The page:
Various of the universities are insisting that essay mills should be banned. These are the companies which take money to produce essays to specification. 750 words on why Milton’s just a great guy by 4 pm please, here’s $100 in exchange. Quite obviously these are then used by students as their coursework and they then get their degrees by buying them. This perhaps isn’t how we’d like to have our bridges designed, by people who just bought the piece of paper allowing them to design bridges.
Having actually done this work – I did one piece once for one of the companies, purely in the interests of research, ahem – it’s very difficult indeed to see how any legal ban upon them can be crafted. For what do you make illegal? Writing essays for money? That’s a goodly chunk of the freelance writing market gone. How do you think newspapers an dmagazines get content? By offering people to write essays for money, obviously enough.
More than 40 university chiefs are reported to have written to the education secretary calling for a ban on so-called “essay mills”.
The vice-chancellors have called for companies who offer essay-writing services to be made illegal amid fears they are undermining the integrity of degree courses.
Yes, but, what is it that is to be banned, exactly?
However, in the UK it is not illegal to offer a commercial essay-writing service.
Well, yes, but again, exactly what is it that you’re going to make illegal? Writing stuff for money?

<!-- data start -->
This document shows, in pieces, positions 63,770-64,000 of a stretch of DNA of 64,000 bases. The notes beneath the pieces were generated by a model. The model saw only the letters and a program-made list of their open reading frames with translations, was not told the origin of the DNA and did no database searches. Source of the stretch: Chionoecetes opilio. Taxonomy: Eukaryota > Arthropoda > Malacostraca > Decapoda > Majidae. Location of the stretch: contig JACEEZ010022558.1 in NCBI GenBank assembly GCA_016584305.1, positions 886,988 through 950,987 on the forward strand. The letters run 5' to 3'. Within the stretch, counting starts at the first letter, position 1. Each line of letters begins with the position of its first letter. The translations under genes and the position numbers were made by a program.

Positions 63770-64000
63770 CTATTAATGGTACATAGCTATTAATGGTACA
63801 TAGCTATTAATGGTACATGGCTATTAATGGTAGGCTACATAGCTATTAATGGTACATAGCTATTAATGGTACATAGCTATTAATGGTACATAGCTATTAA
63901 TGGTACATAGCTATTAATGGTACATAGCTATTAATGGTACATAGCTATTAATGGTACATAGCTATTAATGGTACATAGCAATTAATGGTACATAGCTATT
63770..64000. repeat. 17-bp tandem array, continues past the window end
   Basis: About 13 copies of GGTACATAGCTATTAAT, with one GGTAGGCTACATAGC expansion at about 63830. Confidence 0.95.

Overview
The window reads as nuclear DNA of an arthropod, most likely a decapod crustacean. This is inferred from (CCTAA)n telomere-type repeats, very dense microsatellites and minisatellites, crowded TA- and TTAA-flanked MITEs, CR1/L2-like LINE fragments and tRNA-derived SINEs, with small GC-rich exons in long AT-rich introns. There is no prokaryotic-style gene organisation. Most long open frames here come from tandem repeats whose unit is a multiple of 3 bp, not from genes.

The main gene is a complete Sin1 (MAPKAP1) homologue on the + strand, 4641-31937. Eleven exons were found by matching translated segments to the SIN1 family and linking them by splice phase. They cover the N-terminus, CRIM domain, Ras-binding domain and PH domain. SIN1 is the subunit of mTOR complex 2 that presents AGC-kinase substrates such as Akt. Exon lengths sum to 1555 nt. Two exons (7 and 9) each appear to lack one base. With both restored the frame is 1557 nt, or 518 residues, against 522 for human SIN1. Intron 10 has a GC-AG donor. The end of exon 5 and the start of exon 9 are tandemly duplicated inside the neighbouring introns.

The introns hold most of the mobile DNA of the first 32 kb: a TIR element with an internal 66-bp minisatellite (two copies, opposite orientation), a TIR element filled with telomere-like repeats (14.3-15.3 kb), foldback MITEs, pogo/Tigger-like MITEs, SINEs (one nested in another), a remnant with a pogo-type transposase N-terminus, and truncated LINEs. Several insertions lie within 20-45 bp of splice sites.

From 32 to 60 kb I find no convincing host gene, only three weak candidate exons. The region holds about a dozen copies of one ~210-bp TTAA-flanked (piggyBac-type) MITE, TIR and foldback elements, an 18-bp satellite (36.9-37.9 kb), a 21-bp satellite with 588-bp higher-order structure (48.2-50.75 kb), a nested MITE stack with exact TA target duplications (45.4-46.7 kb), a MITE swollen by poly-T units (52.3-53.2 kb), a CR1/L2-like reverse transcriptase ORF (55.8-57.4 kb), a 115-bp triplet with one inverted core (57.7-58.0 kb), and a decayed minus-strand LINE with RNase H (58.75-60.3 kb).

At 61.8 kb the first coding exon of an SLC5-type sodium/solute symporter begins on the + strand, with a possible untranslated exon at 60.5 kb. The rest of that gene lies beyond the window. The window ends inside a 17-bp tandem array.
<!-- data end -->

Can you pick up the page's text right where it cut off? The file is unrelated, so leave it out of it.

In March, the Advertising Standards Agency banned adverts for an essay writing company by failing to make it clear that the papers were not meant to be submitted by students as their own work.
So, think through what you can make illegal. You can certainly prosecute students for submitting work that is not their own. As universities do in a civil manner by chucking out those who do so particularly egregiously. You can make illegal advertising that I’ll write you an essay which you can submit as part of your course work, that’s not difficult. Advertising that you’ll aid in committing that civil violation, that’s easy enough to make verboten. But, well, what else?
We can’t make writing to order illegal for that’s that usual practice in the newspaper industry. I’d like 750 words by 4 pm on Jezza Corbyn’s latest nonsense is something near every editor has been known to say. Along with the promise of money upon publication too. They might not have been about Jezza but I did two such pieces today.
We can’t make illegal guidelines for essays – that’s private tutoring out of the window. We can’t make illegal the writing of essays upon Jane Austen’s novels, that’s censorship. There’s no single determining factor which covers the activity which we can thus make illegal. Only the use to which the essays are put and that’s down to the student who ordered, not the people who wrote the piece.
Sure, call for essay mills to be banned. But what exactly is it that you’re making illegal? That doesn’t trample upon other perfectly legal – and to the extent that any freelance writing is, desirable – activities?